Police attacked housing rights activists locked out a City Council meeting to vote on the demolition of public housing. One woman, shot with a taser in her back, went into a seizure and had to be taken to the hospital. People inside were attacked too.
At about 1 p.m. outside City Hall today, a sign posted read: “City Council Meeting,” with an arrow pointing towards an entrance that was closed, chained and padlocked.
Someone had written on it, “Your democracy is chains, locks, tasers, pepper spray, clubs, guns, lies and jails.”
About two hours earlier, police had attacked people there locked out of City Council chambers with tasers and pepper spray. The City Council was voting on the demolition of four New Orleans public housing complexes.
Because the people were excluded from the proceedings, a few in front of the gate began pulling on it, and managed to break some handcuffs the police had lashed around it.
When the gate came open, however, nobody outside rushed in. Instead some police rushed out firing tasers and pepper gas, while others inside the gates spewed it out through them at the disenfranchised people.
Soon there were a half dozen bodies sprawled on the adjacent lawn. Viola Washington, a prominent city activist, was pepper sprayed. “I didn’t do anything except say, ‘Let us in!’ ” she said.
Edwin Lopez, a photojournalist from Santa Barbara working with Common Ground, said he was taking pictures “when the police opened the gate. The police came out spraying and one had what looked like two tasers.” Lopez was flushing pepper spray out of his eyes with water as he spoke. At a paramedic wagon on Perdiddo Street nearby, his co-worker videographer Mavis was being treated for pepperspray attack as well by EMTs.
Two women were punctured by taser wires as a result of the police attack. One was shot in the back and immediately went into a seizure. She had to be hospitalized, and reportedly one other person was too. Another woman was shot in the chest with a taser. A short while later attorney Bill Quigley of Loyola University, a legal advocate for public housing residents opposing demolition, showed reporters a wire that transmits electricity that had been removed from one of the women.
Police attacked opponents of the demolition who made it into the City Council chambers for speaking out and refusing to take their seats. Witnesses from inside said that anyone who vocally protested the proposed demolition, or the exclusion of people from the chambers, was descended upon by officers and summarily taken out. If a person resisted, the police attacked.
Maria Piamascaro, an NYC-based reporter for the Swiss weekly Hebdo, said she was inside the chambers, and was taking pictures of a woman being beaten by police, when “a police officer told me to stop, and threatened to arrest me. Then he pulled me out of the chambers. When I tried to get back in through another entrance, the police told me I’d be sent out of the country if I didn’t leave. I’ve been in riots in New York and other places in the US, and I’ve never been treated like this.”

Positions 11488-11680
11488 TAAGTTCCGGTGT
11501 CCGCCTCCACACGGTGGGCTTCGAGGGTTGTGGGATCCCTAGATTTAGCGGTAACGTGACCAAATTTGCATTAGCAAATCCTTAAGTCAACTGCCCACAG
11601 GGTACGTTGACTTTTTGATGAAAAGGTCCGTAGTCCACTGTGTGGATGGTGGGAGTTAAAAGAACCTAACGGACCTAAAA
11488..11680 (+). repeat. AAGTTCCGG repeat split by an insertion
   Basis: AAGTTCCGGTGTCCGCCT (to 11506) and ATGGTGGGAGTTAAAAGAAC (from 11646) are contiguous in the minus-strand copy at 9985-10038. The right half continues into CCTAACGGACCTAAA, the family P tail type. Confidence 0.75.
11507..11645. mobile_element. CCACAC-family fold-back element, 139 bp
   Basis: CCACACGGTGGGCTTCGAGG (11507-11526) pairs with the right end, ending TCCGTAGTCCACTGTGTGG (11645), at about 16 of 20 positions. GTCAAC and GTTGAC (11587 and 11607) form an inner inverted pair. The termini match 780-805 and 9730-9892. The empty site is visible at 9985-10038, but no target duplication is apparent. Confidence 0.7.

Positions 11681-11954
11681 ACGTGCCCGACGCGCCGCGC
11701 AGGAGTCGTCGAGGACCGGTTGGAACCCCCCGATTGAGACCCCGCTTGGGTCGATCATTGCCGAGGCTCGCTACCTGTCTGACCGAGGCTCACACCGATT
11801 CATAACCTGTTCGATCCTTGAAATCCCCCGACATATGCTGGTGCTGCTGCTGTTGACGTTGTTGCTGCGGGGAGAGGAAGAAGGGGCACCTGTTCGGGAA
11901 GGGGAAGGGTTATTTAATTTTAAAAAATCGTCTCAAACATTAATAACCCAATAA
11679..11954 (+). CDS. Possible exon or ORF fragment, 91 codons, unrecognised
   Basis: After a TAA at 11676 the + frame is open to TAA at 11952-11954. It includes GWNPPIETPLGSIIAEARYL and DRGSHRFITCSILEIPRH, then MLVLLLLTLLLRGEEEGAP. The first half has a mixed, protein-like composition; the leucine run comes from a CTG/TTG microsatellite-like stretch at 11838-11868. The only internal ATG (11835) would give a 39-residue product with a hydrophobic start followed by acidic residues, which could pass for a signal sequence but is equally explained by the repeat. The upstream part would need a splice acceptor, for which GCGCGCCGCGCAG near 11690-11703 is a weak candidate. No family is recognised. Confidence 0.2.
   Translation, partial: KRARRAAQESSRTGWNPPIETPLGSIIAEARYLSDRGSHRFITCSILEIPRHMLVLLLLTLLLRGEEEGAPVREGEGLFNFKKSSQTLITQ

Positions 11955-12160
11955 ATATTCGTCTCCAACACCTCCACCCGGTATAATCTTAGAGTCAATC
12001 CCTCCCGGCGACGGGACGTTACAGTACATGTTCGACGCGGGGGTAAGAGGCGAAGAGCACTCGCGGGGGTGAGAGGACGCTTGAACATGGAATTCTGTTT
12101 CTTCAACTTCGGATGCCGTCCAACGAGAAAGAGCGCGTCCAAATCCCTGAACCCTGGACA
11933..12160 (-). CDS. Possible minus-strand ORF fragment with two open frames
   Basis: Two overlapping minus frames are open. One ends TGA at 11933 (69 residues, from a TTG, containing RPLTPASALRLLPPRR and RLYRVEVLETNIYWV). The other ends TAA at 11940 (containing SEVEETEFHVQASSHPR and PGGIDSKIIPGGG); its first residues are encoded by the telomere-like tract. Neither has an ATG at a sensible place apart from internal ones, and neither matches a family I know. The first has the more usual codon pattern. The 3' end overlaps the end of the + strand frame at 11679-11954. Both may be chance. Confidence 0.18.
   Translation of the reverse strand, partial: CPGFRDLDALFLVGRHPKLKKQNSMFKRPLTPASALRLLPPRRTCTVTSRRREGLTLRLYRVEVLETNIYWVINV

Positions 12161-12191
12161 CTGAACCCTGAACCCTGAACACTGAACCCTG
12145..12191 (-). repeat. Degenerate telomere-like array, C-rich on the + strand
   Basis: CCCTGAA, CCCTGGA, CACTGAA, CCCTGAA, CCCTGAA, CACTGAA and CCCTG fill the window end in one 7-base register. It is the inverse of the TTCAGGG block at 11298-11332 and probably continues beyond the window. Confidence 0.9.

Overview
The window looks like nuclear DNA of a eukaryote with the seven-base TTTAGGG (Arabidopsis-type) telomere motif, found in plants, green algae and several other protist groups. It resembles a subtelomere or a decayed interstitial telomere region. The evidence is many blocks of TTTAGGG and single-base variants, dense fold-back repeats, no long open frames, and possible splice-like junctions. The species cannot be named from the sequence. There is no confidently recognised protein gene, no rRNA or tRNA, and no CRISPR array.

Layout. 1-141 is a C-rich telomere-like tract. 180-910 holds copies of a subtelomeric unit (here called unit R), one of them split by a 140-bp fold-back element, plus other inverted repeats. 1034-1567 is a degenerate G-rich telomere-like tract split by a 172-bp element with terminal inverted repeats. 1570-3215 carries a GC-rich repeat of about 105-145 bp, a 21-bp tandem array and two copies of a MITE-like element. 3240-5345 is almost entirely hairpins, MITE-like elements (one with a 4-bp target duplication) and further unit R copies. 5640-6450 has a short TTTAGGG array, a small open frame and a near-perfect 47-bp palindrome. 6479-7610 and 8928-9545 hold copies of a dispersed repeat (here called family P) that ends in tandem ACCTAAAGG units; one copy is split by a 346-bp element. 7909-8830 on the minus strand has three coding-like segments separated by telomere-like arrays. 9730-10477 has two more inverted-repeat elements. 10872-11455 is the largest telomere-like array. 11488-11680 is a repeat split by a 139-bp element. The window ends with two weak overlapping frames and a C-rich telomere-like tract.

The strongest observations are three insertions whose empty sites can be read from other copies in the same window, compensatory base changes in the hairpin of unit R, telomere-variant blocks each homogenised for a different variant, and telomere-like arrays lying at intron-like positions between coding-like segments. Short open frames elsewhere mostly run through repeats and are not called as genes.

There were a number or arrests, both outside and inside City Hall.
When I arrived for the City Council meeting a little before 10, when the meeting was supposed to start, I saw a crowd of people over at one side of the building, where the attacks later happened. Over there people said they had been told to wait there to get into the meeting. I went in the usual front entrance and the guard at the metal detector asked me if I was going to the City Council meeting.
I had heard him tell other people who answered yes that they had to go back out and go to the side entrance. So I said I was going to the Men’s Room, which is at the front of the hall that leads to City Hall chambers. From there I could see several police down the hall barring people from going any further, Further down the hall a metal barricade with a line of police behind it lay ahead.
Outside the crowd began chanting “Let us in!”, “Stop the demolitions,” and “Housing is a human right.” It began to rain.
The rain began getting heavier after the attacks. After treating the wounded, the locked out people reformed and began the chants again ceaselessly, “to let the people inside know we’re not going anywhere,” one person leading the chants said.
The rain began to come down harder, the chants became louder and more spirited. Finally an organizer called everyone together to say they were declaring victory, and that they’d shut them down. He announced a time and place to get together to make the next plan to stop the demolitions, since the City Council vote was a foregone forlorn conclusion. The council later voted 7-0 to approve the demolition of all four public housing complexes, knocking down 4600 public housing units and replacing them with “mixed income” housing that would include 82% low income housing units.
It began to thunder and lightning, became a total downpour. The crowd dispersed, chanting, “No justice, no peace, we’ll see you in the streets.” The rain turned even heavier, and the streets of New Orleans began to rise into rivers again.